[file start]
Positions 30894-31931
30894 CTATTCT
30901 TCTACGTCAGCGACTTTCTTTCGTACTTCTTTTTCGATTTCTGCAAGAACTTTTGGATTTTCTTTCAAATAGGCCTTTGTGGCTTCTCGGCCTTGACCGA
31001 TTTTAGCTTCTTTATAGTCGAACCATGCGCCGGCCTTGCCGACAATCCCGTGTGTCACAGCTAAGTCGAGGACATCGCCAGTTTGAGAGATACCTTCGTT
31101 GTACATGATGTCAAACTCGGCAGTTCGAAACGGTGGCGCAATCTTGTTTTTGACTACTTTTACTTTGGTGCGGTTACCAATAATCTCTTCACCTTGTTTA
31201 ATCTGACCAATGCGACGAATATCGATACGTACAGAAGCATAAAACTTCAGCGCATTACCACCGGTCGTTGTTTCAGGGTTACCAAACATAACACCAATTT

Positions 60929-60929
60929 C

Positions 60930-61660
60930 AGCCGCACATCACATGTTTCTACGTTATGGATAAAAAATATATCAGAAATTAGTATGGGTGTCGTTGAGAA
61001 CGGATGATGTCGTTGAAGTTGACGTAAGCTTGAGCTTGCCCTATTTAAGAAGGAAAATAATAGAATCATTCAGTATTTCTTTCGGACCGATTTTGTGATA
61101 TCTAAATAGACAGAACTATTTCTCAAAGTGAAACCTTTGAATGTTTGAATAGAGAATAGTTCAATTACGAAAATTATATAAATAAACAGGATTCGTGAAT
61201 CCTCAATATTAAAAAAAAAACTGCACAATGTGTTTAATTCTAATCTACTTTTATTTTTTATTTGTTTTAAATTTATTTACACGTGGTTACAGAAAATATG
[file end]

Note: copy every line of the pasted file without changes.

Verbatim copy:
Positions 30894-31931
30894 CTATTCT
30901 TCTACGTCAGCGACTTTCTTTCGTACTTCTTTTTCGATTTCTGCAAGAACTTTTGGATTTTCTTTCAAATAGGCCTTTGTGGCTTCTCGGCCTTGACCGA
31001 TTTTAGCTTCTTTATAGTCGAACCATGCGCCGGCCTTGCCGACAATCCCGTGTGTCACAGCTAAGTCGAGGACATCGCCAGTTTGAGAGATACCTTCGTT
31101 GTACATGATGTCAAACTCGGCAGTTCGAAACGGTGGCGCAATCTTGTTTTTGACTACTTTTACTTTGGTGCGGTTACCAATAATCTCTTCACCTTGTTTA
31201 ATCTGACCAATGCGACGAATATCGATACGTACAGAAGCATAAAACTTCAGCGCATTACCACCGGTCGTTGTTTCAGGGTTACCAAACATAACACCAATTT

Positions 60929-60929
60929 C

Positions 60930-61660
60930 AGCCGCACATCACATGTTTCTACGTTATGGATAAAAAATATATCAGAAATTAGTATGGGTGTCGTTGAGAA
61001 CGGATGATGTCGTTGAAGTTGACGTAAGCTTGAGCTTGCCCTATTTAAGAAGGAAAATAATAGAATCATTCAGTATTTCTTTCGGACCGATTTTGTGATA
61101 TCTAAATAGACAGAACTATTTCTCAAAGTGAAACCTTTGAATGTTTGAATAGAGAATAGTTCAATTACGAAAATTATATAAATAAACAGGATTCGTGAAT
61201 CCTCAATATTAAAAAAAAAACTGCACAATGTGTTTAATTCTAATCTACTTTTATTTTTTATTTGTTTTAAATTTATTTACACGTGGTTACAGAAAATATG